Eastern State Penitentiary was the largest building in America when it opened in 1829. Its grounds still cover a dozen acres; its 30-foot-high walls extend for nearly a mile. It was America’s first penitentiary. Designed to inspire penitence in the heart of convicts, Some of America’s most notorious criminals were held in Eastern’s cells. When gangster Al Capone found himself in front of a judge for the first time in 1929, he was sentenced to one year in prison. He spent most of that sentence in relative comfort at Eastern State, where he was allowed to furnish his cell with antiques, rugs, and oil paintings. Bank robber Willie Sutton joined eleven other men in a doomed 1945 tunnel escape. By the 1960′s, the aged prison was in need of costly repairs. The Commonwealth closed the facility in 1971, 142 years after it admitted Charles Williams, Prisoner Number One. The City of Philadelphia purchased the site in 1980, intending to reuse or develop it. In 1988, with the prison site threatened with inappropriate reuse proposals, the Eastern State Penitentiary Task Force successfully petitioned Mayor Wilson Goode to halt redevelopment. The Pennsylvania Prison Society opened the Penitentiary for the first season of regular guided interpretative tours in 1994.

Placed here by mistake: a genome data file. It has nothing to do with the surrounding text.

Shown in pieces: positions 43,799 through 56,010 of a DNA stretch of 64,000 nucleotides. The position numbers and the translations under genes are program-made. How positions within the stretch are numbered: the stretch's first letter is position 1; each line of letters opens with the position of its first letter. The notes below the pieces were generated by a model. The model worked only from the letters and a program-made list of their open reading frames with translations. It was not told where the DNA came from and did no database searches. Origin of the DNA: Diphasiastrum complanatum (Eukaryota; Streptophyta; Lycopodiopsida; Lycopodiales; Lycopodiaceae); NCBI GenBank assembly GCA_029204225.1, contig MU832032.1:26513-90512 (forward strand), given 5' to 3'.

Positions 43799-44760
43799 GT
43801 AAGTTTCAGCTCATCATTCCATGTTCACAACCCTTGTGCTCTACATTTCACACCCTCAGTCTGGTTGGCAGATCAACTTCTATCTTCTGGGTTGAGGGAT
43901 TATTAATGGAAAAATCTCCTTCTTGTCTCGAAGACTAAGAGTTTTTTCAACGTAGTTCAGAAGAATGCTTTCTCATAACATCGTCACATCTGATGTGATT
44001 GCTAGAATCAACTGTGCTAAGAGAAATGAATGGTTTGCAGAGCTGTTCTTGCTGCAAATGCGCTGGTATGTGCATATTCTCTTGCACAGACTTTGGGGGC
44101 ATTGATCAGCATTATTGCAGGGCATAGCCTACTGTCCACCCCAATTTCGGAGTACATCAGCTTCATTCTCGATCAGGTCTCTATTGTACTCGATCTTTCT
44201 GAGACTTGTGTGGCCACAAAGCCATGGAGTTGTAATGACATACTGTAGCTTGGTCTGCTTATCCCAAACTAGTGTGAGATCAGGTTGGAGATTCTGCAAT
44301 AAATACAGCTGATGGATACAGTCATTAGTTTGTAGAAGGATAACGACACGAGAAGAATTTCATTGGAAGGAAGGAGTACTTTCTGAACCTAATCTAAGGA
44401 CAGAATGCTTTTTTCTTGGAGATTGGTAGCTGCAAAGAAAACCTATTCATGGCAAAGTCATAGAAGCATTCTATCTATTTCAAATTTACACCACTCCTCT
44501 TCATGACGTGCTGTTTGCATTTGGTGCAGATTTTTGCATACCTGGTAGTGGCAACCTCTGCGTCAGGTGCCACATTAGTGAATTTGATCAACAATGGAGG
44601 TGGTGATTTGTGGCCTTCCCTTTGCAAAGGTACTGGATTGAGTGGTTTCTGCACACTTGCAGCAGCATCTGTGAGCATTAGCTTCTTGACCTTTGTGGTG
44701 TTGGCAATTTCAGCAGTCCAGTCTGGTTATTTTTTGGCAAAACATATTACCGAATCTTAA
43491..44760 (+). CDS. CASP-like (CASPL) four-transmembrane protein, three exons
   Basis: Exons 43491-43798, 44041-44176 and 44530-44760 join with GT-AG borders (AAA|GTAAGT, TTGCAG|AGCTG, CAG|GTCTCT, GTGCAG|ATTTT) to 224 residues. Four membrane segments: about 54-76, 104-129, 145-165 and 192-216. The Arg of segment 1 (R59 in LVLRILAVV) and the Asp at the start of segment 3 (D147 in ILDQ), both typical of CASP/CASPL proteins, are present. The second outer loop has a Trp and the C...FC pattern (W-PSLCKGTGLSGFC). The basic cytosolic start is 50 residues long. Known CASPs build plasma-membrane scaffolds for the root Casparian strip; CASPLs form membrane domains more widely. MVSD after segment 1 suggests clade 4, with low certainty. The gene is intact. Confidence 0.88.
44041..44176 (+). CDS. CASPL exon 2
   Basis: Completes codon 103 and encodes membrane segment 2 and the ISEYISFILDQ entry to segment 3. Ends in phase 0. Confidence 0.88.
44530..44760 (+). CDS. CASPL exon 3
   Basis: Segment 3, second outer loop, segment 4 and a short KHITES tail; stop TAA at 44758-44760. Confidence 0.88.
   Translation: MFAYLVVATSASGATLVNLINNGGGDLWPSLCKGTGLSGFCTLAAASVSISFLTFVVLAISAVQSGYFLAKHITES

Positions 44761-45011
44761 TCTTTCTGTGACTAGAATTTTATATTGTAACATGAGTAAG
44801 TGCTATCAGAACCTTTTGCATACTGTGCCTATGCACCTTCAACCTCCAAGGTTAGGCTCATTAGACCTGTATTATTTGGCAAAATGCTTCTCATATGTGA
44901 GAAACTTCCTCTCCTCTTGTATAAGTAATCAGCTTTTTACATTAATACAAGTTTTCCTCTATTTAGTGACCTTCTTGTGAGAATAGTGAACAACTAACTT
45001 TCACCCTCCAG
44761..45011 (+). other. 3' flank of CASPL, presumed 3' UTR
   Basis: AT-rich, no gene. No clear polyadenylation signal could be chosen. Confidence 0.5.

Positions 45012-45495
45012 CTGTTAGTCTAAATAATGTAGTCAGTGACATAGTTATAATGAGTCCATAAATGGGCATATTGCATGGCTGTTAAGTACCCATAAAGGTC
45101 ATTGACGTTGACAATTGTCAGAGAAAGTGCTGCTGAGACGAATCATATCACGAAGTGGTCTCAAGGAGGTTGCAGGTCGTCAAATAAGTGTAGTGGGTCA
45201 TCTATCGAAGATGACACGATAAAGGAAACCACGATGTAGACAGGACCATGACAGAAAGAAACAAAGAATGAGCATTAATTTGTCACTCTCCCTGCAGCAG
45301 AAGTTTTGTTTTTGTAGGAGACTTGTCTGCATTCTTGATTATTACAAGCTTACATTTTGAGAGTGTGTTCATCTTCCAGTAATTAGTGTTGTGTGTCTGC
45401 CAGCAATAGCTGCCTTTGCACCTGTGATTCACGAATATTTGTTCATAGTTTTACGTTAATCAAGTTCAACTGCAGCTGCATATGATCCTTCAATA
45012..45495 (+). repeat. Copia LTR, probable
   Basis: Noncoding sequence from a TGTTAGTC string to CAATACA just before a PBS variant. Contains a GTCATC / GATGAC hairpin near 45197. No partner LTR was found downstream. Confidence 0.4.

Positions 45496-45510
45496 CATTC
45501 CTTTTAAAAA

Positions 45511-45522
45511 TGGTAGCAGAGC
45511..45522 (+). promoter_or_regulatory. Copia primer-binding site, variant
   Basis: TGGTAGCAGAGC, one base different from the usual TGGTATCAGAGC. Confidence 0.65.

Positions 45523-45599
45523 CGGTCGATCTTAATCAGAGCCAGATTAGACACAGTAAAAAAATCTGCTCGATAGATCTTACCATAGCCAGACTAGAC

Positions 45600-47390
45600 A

Death Row Yard with Cell Block 11 decay
Hallway of Decay
Wooden cell doors
credit: Forsaken Fotos